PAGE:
It’s called Nikkei cuisine and it’s happening now in South Beach

Scallop ceviche at Sakura 736.

Chef Carlos Zheng brings Nikkei cuisine, the food of the Japanese diaspora in Peru, to his new South of Fifth spot, Sakura 736. Zheng hails from Peru where he mastered Peruvian techniques and later studied under the great Japanese master sushi chef Noboru Sanada. The restaurant is named for the Sakura Maru, a ship that brought Japanese immigrants to Peru in the nineteenth century in pursuit of prosperity on Peruvian soil. That intercultural mingling eventually resulted in this intriguing cuisine.

The space

The dining room at Sakura 736.

The former Red Ginger space  retains its polished temple-like feel with bamboo marble flooring, hand-carved wood panels, coral walls, and a glowing onyx bar. Semi-circular booths offer a backdrop while a tightly-packed sushi bar showcases maki machinations.

Be prepared to eat

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The paiche is an Amazonian river fish that Sakura uses in its Nikkei cuisine.

Nikkei-style Japanese-Peruvian cuisine. The menu comprises a high-end sushi program, binchotan charcoal robata grill, and omakase (chef’s choice) menu. Prices are on par for South Beach with small plates averaging $12 and larger mains in the $20-$30 range.

Dive in with small plates of wild mushroom tobanyaki, shishito peppers, hamachi crispy rice (here seasoned with an aji sweet truffle soy) and a quinoa salad.

Aji amarillo, the tangy Peruvian pepper with subtle, flavor-packed heat, brightens many small, typically Japanese dishes. Such is the case with the edamame seasoned with aji amarillo sea salt and the namesake Sakura Ceviche, with salmon marinated in a passion fruit aji amarillo reduction, topped with crispy red and white quinoa, and served with a salad of mixed tomatoes, avocado, and green tosaka.

Fresh fish, raw or citrus-marinated, is the heart of Nikkei cuisine. It’s offered here in many variations from the Tiradito Classico bathed in leche le tigre to the seafood-topped Kaisen sushi made with torched mozzarella, shiso and crispy shallots.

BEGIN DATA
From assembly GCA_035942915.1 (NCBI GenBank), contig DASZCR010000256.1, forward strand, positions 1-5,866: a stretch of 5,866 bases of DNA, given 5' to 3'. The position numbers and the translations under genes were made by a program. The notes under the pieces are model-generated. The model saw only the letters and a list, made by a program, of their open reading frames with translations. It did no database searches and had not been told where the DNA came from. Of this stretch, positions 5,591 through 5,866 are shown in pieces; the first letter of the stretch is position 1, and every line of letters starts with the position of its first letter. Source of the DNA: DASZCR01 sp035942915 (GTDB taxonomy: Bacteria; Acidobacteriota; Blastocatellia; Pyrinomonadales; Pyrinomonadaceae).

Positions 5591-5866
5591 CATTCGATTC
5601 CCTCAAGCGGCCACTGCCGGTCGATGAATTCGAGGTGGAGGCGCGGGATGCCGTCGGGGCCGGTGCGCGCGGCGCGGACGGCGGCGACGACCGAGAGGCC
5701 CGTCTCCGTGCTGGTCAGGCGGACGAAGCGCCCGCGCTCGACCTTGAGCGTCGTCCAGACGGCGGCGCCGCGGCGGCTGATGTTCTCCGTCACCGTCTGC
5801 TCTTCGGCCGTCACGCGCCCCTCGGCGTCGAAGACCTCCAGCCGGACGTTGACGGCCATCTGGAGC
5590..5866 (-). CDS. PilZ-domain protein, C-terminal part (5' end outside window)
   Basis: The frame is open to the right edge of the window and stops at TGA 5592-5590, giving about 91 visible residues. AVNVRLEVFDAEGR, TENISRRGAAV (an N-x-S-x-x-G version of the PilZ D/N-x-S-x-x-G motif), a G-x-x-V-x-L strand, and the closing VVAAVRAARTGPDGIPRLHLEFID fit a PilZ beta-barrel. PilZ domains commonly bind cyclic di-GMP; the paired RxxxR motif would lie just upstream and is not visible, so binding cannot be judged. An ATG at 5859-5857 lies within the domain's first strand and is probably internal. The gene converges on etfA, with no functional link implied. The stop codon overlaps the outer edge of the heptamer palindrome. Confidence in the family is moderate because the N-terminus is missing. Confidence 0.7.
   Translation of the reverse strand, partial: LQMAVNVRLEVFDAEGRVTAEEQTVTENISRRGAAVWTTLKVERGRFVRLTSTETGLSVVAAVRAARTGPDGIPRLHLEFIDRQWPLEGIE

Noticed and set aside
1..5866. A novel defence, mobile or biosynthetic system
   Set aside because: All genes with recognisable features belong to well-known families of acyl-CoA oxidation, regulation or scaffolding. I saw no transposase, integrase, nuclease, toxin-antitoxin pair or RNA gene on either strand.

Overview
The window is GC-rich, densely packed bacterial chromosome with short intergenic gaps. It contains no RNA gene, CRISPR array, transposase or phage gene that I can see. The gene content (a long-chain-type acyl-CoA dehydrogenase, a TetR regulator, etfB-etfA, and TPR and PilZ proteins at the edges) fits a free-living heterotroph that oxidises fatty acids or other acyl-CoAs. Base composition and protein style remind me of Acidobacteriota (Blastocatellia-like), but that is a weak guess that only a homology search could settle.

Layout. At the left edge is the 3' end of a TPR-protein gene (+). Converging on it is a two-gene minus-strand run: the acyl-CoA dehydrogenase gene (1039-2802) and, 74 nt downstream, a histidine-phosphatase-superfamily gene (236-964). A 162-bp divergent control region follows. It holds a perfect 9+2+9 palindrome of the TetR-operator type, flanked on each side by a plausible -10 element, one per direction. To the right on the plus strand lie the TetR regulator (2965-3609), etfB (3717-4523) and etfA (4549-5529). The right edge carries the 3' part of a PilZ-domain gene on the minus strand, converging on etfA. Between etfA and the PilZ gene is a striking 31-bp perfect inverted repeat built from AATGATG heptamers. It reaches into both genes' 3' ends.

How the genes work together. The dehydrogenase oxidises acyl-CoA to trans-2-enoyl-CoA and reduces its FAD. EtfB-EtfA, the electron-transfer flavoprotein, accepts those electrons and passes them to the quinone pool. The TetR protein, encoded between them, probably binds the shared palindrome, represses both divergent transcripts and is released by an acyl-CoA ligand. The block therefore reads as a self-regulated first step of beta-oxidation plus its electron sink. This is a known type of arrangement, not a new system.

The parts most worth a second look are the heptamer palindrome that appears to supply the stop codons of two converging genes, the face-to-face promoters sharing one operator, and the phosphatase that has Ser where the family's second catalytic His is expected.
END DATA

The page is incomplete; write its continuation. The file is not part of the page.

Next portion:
The robata grill gets going with chicken dressed with aji amarillo, octopus dusted with aji panca and steak in an anticucho sauce. And the spicy tuna roll gets an exotic touch with its bed of saffron-infused tempura flakes.

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Hotate Parmesan: Scallops served on the shell and brûléed with a touch of cream and Peruvian pisco.

Larger composed dishes include the Paiche, an ancient Amazonian river fish that is firm-fleshed with a delicate flavor comparable to Chilean sea bass. Here it’s served with a seasoned tempura crust, bok choy and oyster mushrooms sauteed in sake and butter. The Forbidden Rice comes nestled in the banana leaf where it is steamed and served in a classic Peruvian iron pot, mixed with fresh calamari, octopus, and veggies.

Desserts could use a little more love but so far the classic Peruvian suspiro with it caramel-like custard base, which is then crowned with a light meringue, will suffice for a sweet ending.

And the cocktail list?

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The Seppuku cocktail is made with mezcal, watermelon, agave, fresno chili, lime, and black salt.

Worth a gander. Christian Rolan presides over crafted creations such as the Sassy Lady, made with gin, kiwi, lime, and aquafaba, and the Seppuku, which is crafted from mezcal, watermelon puree, lime, and Serrano with a black salt rim.

Bottom line

South of Fifth deserves a legitimate Asian restaurant, and with this team in place, it looks like it finally may have one.

736 First St., Miami Beach
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